“Mother (expletive)! You rotten bastards!” screamed Freeman at whoever had done this to him. “I’m not dying in this (expletive) hole! No way! It’s just not going to happen!”

Back inside, Sivret regained consciousness. The blast had thrown both him and Nelson more than 20 feet through the air. Nelson, who’d already come to, had quickly checked Sivret to see that he was breathing and then moved on to help others.

At Sivret’s side lay a soldier from another unit who, just seconds earlier, had sat quietly eating his lunch next to the chaplain. Now the soldier’s head and shoulders were covered by the tablecloth and his legs were twitching with uncontrolled spasms.

“Oh, my God,” thought Sivret, quickly reaching over to remove the tablecloth. “We’ve got to get this guy some help.”

But one look at the soldier’s upper torso and Sivret knew there was nothing anyone could do.

Slowly, the spasms subsided and Sivret performed the first of what would be many last rites. He couldn’t hear his own prayers – the explosion had ruptured one of his eardrums and seriously damaged the other.


Spc. Kevin Korenkiewicz, a 23-year-old medic, had just finished an early lunch and was walking back to the 133rd’s medical station when the blast shook the earth under his feet. The boom far exceeded that of the mortars and rockets that frequently rained down on the base, prompting Korenkiewicz and two fellow medics to grab all the first-aid bags they could find and sprint back up the hill toward the now-smoking mess hall.

Kevin Korenkiewicz treated wounded soldiers and civilians after the attack. He recently earned his master’s degree as a nurse anesthetist.

Kevin Korenkiewicz treated wounded soldiers and civilians after the attack. He recently earned his master’s degree as a nurse anesthetist. Gregory Rec/Staff Photographer

Rushing inside, they found the place almost pitch dark, the floor slick with blood, food and residue from the plastic explosive, the air thick with cries for help. Near what was left of the chow line, Korenkiewicz spotted a familiar face – Sgt. Lynn Poulin, 47, a member of the 133rd’s welding unit, lying on the floor with a massive head wound.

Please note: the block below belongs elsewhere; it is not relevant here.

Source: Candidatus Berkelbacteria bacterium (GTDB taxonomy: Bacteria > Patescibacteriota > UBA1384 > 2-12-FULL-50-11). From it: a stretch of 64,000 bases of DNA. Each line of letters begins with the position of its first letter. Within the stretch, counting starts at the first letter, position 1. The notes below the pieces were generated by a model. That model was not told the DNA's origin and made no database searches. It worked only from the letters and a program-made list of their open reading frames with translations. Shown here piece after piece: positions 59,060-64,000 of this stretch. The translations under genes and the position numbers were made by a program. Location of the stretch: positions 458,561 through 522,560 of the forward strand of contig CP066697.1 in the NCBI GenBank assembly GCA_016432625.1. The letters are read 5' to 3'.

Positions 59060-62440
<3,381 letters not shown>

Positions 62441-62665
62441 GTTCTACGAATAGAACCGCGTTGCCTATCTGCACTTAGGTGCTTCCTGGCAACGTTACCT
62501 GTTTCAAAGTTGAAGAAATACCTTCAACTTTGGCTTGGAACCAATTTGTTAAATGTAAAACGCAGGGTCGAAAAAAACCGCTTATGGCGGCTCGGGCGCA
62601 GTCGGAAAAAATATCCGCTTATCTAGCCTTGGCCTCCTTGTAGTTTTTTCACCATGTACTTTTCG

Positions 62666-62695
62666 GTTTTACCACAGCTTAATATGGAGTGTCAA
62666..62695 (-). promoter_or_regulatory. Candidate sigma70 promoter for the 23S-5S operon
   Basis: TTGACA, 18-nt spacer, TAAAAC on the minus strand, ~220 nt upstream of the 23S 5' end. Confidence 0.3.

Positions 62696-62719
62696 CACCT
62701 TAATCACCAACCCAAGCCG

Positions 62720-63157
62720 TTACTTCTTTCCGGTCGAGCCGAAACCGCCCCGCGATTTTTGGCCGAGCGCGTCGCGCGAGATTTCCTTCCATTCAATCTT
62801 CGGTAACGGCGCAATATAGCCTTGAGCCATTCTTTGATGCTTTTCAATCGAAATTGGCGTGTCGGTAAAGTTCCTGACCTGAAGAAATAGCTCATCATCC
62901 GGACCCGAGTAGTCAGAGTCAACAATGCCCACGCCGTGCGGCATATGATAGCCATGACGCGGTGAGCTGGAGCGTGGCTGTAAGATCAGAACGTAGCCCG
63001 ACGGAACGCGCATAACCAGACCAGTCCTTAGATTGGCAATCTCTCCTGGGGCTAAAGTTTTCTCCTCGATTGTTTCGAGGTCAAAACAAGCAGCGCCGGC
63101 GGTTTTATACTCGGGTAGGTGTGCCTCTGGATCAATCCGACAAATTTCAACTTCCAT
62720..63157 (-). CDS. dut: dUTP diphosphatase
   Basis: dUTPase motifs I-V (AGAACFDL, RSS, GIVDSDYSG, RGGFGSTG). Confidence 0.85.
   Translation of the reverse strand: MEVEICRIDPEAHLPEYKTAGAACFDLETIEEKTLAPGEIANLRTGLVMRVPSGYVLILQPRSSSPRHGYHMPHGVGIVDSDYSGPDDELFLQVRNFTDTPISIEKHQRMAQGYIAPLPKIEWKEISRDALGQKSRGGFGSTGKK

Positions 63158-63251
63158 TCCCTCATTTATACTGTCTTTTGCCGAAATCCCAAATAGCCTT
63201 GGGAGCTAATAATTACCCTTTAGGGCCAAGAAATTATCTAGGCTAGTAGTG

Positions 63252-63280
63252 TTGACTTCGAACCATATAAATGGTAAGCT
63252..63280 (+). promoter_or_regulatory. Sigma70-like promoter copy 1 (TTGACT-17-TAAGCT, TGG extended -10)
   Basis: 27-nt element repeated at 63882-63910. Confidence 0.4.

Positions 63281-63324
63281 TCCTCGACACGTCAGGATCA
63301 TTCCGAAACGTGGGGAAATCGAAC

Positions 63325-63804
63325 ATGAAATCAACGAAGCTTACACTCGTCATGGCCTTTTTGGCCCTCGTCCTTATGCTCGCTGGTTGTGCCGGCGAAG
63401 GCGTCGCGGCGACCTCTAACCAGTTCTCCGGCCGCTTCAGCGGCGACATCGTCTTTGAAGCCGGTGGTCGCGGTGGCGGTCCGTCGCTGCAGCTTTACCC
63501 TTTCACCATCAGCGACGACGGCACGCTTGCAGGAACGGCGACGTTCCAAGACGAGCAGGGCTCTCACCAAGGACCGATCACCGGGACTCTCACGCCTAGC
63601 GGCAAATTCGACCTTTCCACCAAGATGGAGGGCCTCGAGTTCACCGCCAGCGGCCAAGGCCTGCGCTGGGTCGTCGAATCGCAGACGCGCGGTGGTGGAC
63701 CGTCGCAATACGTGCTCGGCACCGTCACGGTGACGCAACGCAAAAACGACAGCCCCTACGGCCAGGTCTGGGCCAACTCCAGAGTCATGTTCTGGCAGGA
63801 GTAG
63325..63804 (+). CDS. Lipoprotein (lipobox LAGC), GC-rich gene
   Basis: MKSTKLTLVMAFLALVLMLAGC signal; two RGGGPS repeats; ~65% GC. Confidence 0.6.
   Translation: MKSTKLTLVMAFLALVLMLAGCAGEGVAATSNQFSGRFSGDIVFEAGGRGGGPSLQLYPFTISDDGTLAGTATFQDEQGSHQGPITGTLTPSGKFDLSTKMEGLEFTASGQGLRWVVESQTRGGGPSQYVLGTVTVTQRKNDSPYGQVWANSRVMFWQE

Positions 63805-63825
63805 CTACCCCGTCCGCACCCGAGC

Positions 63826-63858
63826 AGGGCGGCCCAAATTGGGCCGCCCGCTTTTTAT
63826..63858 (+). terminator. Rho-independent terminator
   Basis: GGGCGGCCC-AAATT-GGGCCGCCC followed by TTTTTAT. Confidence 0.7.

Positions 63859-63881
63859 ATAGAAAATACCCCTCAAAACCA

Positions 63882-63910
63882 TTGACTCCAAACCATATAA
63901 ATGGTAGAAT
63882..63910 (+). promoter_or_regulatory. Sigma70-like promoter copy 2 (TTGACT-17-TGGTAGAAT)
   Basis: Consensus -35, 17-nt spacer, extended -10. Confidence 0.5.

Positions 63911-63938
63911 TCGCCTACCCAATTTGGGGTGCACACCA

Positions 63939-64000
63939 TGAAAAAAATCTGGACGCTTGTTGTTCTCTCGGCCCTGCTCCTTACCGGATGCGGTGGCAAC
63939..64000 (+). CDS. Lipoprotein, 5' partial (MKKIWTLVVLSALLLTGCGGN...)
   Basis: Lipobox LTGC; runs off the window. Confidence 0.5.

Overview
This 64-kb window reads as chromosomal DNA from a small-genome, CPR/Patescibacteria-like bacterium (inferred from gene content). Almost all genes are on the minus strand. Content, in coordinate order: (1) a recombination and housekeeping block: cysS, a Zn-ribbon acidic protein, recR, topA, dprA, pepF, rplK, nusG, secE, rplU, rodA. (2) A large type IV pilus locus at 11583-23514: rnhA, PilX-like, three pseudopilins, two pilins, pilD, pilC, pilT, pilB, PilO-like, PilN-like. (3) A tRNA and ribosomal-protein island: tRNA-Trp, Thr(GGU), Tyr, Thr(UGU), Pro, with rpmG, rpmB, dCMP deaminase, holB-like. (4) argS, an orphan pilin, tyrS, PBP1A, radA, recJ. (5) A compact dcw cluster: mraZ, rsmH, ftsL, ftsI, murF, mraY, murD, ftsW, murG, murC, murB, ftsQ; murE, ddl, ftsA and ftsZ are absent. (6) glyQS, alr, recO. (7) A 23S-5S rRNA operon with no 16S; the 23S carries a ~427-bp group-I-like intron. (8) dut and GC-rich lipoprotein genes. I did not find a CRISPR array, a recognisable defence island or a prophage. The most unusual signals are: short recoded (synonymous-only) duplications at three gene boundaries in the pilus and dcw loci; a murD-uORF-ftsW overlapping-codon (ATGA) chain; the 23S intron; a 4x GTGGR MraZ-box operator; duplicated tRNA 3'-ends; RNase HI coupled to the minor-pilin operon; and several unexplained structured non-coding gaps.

Someone claimed they’d detected a pulse, but there was nothing Korenkiewicz could do. He swallowed his emotions and moved on to the next victim, a civilian fry line worker with multiple chest wounds.

Just outside the serving area sat large rolls of plastic wrap, normally used by soldiers to seal meals to go. Korenkiewicz grabbed a roll and wrapped it around and around the man’s torso, sealing his wounds while a physician assistant from another unit performed a needle decompression on the man’s chest.

Quickly, they rushed the civilian out to the triage area, where Korenkiewicz heard someone holler for a medic. Another civilian, also near death, needed a breathing tube. Korenkiewicz ran to help and, after helping load that patient aboard an ambulance, performed CPR on him all the way to a combat support hospital at nearby FOB Diamondback, a military airfield little more than a stone’s throw from FOB Marez.

By now, Diamondback, too, was in chaos. Casualties had no sooner begun arriving when the insurgents began shelling the hospital with mortars – at least one landed directly on the fortified roof. Korenkiewicz and other rescuers shielded the wounded the best they could with their own bodies and, between incoming rounds, rushed them into a facility fast surpassing even its mass-casualty capacity.

Butch Freeman, his leg still bleeding, was among them. One of the first wounded to be dispatched from FOB Marez, he now lay on his gurney, warily watching as a soldier approached with an intravenous kit. The young man’s hands were shaking.

Much to Freeman’s relief, a voice nearby said, “Here, let me do that.”

It was Korenkiewicz, whose pine tree shoulder patch matched Freeman’s. He took the needle and gently, skillfully inserted it into Freeman’s forearm.

“We take care of our own,” Korenkiewicz assured his fellow Mainer.

Chaplain Sivret, having done what he could at the mess hall, had also come down to the hospital on two missions: Continue ministering to the wounded and deceased and, when it came to the Maine soldiers, look for those still missing.

Back at FOB Marez, Sgt. 1st Class John Keene, the 133rd’s ranking noncommissioned personnel officer, was hard at work completing the battalion’s “100 percent accountability” – the upward-reporting process by which every soldier’s whereabouts is confirmed as soon as possible following any attack.